California Senate Votes to Ban Open Carry

Last Thursday, the California state Senate approved legislation (Assembly Bill 144) to make it a misdemeanor to openly carry an unloaded handgun in public. 

The bill was introduced by assemblyman Anthony Portanitino (D-La Cañada Flintridge) who claimed the impetus for the legislation was a growing concern amongst local law enforcement authorities regarding open carry demonstrations as potential sources for trouble.  

“They are tied up dealing with calls from the public about gun-toting men and women in the coffee shop,’’ Portantino told the LA Times. “As law enforcement officials tell me, it’s not safe and someone is going to get hurt.”

Democratic Sen. Kevin de León added, “This is not the wild west.”  And then he asked the following question, “How discomforting can it be if you walk into a restaurant, to Starbucks, to Mickey D’s, wherever it is that you may go to, and all of a sudden you see someone walking around with a handgun, and you don’t know, can’t discern if they’re a law enforcement agent?”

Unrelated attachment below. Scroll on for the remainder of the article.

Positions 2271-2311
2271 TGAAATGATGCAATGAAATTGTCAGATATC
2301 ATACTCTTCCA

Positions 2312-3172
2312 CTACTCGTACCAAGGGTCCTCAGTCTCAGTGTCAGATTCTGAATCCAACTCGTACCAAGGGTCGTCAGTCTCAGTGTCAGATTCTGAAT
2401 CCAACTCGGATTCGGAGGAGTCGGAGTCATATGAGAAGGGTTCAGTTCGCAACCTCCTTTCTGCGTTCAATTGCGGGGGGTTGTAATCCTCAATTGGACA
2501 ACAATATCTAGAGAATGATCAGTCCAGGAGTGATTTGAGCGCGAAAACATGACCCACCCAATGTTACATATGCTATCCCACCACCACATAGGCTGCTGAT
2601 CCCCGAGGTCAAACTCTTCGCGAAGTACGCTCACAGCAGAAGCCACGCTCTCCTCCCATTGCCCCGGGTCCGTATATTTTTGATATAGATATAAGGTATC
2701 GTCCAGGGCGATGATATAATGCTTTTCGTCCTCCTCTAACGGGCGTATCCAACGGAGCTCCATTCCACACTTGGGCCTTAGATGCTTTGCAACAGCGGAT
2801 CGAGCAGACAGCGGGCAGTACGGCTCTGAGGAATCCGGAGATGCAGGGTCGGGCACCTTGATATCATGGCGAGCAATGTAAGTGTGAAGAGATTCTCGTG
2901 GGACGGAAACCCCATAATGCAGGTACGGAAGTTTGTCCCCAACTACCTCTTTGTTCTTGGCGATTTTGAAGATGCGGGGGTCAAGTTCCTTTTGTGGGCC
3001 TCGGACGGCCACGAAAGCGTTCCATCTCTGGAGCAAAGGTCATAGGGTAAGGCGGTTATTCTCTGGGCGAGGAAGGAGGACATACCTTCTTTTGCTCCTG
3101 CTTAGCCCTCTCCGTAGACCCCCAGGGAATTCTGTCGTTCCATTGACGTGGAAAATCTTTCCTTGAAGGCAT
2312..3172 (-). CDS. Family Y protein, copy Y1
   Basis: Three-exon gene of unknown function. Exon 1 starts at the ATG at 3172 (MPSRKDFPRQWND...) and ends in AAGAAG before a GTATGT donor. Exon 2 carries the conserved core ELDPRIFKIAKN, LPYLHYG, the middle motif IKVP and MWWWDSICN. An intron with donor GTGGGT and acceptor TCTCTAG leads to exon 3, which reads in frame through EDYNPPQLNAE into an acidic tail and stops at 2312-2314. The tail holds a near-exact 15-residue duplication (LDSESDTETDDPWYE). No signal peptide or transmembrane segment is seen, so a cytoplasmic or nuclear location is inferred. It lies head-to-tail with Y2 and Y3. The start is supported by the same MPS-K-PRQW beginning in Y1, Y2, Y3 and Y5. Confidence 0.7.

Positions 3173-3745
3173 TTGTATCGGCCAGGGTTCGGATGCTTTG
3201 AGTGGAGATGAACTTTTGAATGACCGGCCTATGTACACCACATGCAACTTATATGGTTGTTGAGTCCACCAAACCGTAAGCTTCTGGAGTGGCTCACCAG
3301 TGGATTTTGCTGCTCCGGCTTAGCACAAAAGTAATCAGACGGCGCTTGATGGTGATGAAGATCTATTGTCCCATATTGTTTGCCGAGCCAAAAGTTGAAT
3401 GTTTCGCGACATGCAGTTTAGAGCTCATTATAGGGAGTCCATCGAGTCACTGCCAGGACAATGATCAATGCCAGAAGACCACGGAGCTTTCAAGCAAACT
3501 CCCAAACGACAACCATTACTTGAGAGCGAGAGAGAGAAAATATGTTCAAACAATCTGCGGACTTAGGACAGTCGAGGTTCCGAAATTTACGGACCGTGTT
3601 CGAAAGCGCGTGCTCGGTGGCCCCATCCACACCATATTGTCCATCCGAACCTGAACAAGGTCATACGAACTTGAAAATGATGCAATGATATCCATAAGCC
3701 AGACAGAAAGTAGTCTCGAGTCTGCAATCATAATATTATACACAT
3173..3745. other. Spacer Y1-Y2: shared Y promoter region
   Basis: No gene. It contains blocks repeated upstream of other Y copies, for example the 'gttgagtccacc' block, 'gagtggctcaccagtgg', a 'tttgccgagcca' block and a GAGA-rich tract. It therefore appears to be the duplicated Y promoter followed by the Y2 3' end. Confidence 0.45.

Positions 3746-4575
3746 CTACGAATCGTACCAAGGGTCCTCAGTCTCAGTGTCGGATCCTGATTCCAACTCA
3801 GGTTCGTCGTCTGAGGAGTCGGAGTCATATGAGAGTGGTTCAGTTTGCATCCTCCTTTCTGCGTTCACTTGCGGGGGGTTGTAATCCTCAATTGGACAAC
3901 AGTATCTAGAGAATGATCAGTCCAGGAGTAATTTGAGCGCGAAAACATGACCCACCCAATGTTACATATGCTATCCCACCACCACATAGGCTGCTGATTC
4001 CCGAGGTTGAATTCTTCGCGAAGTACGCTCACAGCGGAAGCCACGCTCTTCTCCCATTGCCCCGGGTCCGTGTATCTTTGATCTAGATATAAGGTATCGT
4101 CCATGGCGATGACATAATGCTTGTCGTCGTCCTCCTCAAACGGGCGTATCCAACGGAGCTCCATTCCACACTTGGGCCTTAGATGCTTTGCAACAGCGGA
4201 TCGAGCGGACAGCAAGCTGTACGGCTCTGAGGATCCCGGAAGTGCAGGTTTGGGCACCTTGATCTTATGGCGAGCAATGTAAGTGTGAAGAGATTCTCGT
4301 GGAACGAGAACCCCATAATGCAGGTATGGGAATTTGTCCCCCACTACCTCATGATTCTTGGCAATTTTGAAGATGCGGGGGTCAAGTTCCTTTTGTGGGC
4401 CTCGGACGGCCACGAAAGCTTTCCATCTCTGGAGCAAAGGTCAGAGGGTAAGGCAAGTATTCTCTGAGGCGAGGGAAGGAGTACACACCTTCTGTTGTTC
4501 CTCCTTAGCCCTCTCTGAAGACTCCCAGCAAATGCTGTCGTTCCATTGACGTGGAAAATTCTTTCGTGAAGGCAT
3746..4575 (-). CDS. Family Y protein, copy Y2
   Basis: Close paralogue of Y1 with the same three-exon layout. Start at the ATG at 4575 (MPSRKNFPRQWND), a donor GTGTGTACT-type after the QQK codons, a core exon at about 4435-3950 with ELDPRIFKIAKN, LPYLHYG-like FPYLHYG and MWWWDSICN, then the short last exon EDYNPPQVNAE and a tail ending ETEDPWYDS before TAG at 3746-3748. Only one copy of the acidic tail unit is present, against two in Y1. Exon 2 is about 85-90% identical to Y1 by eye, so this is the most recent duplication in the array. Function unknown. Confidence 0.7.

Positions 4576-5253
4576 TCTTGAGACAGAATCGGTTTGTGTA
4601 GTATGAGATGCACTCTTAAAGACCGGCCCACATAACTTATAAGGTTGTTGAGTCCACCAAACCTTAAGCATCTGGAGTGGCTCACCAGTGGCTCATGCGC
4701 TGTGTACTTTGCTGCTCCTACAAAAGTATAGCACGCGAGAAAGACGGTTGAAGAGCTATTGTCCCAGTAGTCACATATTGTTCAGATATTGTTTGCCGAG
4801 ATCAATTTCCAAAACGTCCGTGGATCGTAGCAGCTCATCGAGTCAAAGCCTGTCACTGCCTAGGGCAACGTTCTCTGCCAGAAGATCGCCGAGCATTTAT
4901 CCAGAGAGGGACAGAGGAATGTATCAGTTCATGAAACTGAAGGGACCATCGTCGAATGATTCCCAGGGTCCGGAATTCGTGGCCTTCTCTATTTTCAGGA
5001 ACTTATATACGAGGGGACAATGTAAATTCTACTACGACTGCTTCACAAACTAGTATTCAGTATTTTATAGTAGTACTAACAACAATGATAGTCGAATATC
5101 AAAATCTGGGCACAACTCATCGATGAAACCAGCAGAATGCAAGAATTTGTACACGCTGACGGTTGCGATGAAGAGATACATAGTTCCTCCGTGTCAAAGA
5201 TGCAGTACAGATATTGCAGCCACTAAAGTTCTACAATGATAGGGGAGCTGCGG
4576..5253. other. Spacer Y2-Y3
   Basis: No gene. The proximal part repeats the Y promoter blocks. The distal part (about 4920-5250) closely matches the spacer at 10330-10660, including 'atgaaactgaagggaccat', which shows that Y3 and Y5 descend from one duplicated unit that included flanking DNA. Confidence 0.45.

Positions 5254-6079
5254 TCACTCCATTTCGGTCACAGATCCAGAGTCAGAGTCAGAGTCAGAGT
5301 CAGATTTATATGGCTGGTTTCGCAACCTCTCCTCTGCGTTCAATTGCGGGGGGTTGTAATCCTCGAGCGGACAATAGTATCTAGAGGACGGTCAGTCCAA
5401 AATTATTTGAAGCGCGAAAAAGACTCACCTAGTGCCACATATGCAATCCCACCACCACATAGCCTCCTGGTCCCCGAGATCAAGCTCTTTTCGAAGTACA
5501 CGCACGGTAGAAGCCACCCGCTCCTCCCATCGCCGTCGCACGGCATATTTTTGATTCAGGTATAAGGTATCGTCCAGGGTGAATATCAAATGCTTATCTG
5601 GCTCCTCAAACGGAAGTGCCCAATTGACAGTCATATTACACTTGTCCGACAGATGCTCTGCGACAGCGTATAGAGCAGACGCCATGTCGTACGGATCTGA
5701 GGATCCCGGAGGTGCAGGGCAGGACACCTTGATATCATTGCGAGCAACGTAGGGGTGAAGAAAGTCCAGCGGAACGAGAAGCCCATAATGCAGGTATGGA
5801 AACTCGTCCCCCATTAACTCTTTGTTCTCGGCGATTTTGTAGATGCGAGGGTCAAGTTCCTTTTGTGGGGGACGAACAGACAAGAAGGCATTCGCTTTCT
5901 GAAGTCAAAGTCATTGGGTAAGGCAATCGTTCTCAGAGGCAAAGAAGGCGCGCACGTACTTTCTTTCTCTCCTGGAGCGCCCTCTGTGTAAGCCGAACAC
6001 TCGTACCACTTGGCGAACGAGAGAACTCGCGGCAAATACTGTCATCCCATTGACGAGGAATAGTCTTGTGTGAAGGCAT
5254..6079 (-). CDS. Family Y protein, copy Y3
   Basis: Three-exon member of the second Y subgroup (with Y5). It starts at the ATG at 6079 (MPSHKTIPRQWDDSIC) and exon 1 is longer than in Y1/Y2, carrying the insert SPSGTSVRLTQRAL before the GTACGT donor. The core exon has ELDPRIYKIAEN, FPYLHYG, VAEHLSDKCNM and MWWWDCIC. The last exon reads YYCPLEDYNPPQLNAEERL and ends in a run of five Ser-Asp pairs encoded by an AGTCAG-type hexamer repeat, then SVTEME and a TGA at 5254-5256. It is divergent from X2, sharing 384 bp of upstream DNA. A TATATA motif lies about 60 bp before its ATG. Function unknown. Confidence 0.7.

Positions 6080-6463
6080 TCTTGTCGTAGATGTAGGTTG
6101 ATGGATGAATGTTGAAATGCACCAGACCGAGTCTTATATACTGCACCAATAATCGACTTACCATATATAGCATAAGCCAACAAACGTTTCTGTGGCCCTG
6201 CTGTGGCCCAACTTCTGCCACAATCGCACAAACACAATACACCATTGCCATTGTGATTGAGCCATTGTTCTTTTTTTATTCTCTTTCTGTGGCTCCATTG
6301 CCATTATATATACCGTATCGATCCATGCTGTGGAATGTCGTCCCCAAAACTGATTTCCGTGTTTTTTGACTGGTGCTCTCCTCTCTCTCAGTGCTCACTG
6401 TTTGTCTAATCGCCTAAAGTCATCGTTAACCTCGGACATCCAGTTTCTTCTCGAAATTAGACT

However, Republican Senators weighed in on the new measure, Sen. Doug LaMalfa, (R-Richvale) told the Times, “The Second Amendment is not a loophole,” adding that open carry is “isn’t a problem for anybody except for the gun grabbers that continually chip away and narrow our basic rights.”

Sen. Ted Gaines (R-Roseville) also criticized the bill.  He told the Times that he has “never received a complaint from a constituent about people carrying guns openly, and many feel they need the protection.”

“This, in my mind, is just over the top,” Gaines continued.  “It’s unnecessary.”

The bill includes several exceptions including: exemptions for peace officers, military personnel attending military functions, individuals attending a gun show and licensed hunters while hunting. 

It passed by a vote of 21-12.   No Republicans voted for the measure. 

As for the status of the bill, it has returned to the Assembly for the consideration of minor amendments.  However the fate of the bill is uncertain as political infighting between the Assembly Speaker and the bill’s author over budget issues has lead the Assembly Speaker to hold up the legislative process.  The LA Times reported that if the speaker “does not allow the bill to the floor in the last 24 hours of the legislative session, it dies.”  If it does make it through, then it ends up on the Governor’s desk, awaiting his signature.